[Numpy-discussion] bug in reshape ?

Friedrich Romstedt friedrichromstedt@gmail....
Tue Nov 22 19:57:28 CST 2011


2011/11/23  <josef.pktd@gmail.com>:
> might be an old story >>> np.__version__  -> '1.5.1'

I have only a numpy 1.4.1 for testing atm, but I believe this corner
case never occured and hence never got fixed since then.  Confirming
your issue on that.

> It thought for once it's easier to use reshape to add a new axis
> instead of ...,None
> but my results got weird (normal(0,1) sample of 2.13795875e-314)

What do you mean by "sample of 2.13....e-314"?

>>>> x = 1
>>>> y = np.arange(3)
>>>> z = np.arange(2)[:,None]
>>>> np.broadcast(x,y,z)
> <numpy.broadcast object at 0x04C0DCA0>
>>>> np.broadcast_arrays(x,y,z)
> [array([[1, 1, 1],
>       [1, 1, 1]]), array([[0, 1, 2],
>       [0, 1, 2]]), array([[0, 0, 0],
>       [1, 1, 1]])]
>>>> x1, y1, z1 = np.broadcast_arrays(x,y,z)
>>>> map(np.shape, (x1, y1, z1))
> [(2, 3), (2, 3), (2, 3)]
>
> shape looks fine, let's add an extra axis with reshape
>
>>>> x1.reshape(2,3,1)
> array([[[          1],
>        [          1],
>        [ 1099464714]],
>
>       [[-2147481592],
>        [        184],
>        [          1]]])
>
> what's that ?

I think it has to do with this:

>>> x1.strides
(0, 0)

Let's have a look at
http://docs.scipy.org/doc/numpy/reference/generated/numpy.reshape.html#numpy.reshape.
 From there we have this nice examples:

"
>>> a = np.array([[1,2,3], [4,5,6]])
>>> np.reshape(a, 6)
array([1, 2, 3, 4, 5, 6])
>>> np.reshape(a, 6, order='F')
array([1, 4, 2, 5, 3, 6])
"

So my guess would be that numpy.reshape either assumes C or F order, I
don't know what the "preserve" 'A' flag has to be interpreted as?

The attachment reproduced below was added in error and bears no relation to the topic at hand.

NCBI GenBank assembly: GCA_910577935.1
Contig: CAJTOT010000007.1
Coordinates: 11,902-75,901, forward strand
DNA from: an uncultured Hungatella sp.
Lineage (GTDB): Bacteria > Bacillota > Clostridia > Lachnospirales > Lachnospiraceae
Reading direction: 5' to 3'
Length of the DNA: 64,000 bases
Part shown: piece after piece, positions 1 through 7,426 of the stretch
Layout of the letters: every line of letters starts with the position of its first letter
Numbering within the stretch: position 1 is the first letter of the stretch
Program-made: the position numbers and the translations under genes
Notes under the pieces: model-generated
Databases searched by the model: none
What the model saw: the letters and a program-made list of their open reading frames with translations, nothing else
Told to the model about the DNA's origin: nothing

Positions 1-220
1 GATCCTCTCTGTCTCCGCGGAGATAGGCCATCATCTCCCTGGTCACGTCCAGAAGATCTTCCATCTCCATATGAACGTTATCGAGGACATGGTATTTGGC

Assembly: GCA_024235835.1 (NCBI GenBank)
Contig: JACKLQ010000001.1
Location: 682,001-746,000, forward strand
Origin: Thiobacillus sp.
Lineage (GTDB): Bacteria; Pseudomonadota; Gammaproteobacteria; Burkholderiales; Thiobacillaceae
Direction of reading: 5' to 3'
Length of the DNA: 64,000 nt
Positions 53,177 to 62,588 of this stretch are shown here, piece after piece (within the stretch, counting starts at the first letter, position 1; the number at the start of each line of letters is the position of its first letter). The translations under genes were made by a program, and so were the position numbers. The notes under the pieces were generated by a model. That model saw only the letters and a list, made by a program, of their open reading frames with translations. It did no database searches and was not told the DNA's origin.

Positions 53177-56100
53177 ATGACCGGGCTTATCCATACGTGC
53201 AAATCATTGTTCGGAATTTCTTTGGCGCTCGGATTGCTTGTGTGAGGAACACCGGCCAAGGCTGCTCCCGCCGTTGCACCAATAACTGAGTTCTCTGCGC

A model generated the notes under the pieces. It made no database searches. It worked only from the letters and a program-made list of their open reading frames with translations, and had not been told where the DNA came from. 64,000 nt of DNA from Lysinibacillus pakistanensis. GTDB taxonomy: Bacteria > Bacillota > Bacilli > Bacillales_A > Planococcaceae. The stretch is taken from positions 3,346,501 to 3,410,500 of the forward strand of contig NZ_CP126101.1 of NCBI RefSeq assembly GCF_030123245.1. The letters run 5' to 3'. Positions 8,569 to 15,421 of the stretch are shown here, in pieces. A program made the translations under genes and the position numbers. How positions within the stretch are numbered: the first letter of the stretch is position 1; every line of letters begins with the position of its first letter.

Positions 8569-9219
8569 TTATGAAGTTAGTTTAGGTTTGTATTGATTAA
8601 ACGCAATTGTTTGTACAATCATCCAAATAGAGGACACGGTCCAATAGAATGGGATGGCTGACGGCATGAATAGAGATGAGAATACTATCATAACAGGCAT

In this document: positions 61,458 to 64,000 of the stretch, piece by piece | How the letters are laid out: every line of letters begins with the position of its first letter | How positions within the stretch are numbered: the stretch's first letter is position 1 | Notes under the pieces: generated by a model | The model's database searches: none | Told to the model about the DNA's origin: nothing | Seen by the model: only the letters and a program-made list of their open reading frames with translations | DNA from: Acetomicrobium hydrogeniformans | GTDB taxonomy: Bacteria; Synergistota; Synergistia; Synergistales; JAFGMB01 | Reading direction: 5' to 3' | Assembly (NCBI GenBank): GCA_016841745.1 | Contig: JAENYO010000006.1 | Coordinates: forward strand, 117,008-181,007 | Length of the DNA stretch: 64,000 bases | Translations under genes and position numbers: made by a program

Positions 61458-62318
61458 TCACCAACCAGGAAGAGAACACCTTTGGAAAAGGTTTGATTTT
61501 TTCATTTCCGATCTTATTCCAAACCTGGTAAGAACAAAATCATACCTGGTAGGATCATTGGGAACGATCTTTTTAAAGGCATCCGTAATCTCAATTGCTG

At least this would explain the behaviour.

>>>> (0+x1).reshape(2,3,1)
> array([[[1],
>        [1],
>        [1]],
>
>       [[1],
>        [1],
>        [1]]])
>
>>>> (y1*1.).reshape(2,3,1)
> array([[[ 0.],
>        [ 1.],
>        [ 2.]],
>
>       [[ 0.],
>        [ 1.],
>        [ 2.]]])
>
>>>> (y1).reshape(2,3,1)
> array([[[          0],
>        [          1],
>        [          2]],
>
>       [[          0],
>        [ 1099447643],
>        [-2147483648]]])

Guess the zero in the second block of (y1) is just coincidentally.

>>>> x1, y1, z1 = np.broadcast_arrays(x,y,z)
>>>> x1[...,None]
> array([[[1],
>        [1],
>        [1]],
>
>       [[1],
>        [1],
>        [1]]])
>
>>>> x1.shape
> (2, 3)
>>>> x1.reshape(2,3,1)
> array([[[          1],
>        [          1],
>        [ 1099464730]],
>
>       [[-2147479536],
>        [ -445054780],
>        [ 1063686842]]])
>
>
> the background story: playing broadcasting tricks for
> http://projects.scipy.org/scipy/ticket/1544

Have not looked at that.

> Josef

Some more:

>>> x1.reshape((2, 3, 1), order='A')
array([[[      1],
        [2506242],
        [6755216]],

       [[ 262144],
        [7272256],
        [7278624]]])
>>> x1.reshape((2, 3, 1), order='C')
array([[[      1],
        [2506242],
        [6755216]],

       [[ 262144],
        [7272256],
        [7278624]]])
>>> x1.reshape((2, 3, 1), order='F')
array([[[      1],
        [6755216],
        [7272256]],

       [[2506242],
        [ 262144],
        [7278624]]])

So I guess it's not a bug, it's a feature ;-)

Reshape is low-level plumbing apparently.  It should be, since the
strides involved not necessarily are compatible with each other, you
can reshape (11, 7) to (7, 11).

Maybe a warning if the strides contain zeros might be appropriate to
avoid reading in arbitrary memory, though.

Friedrich


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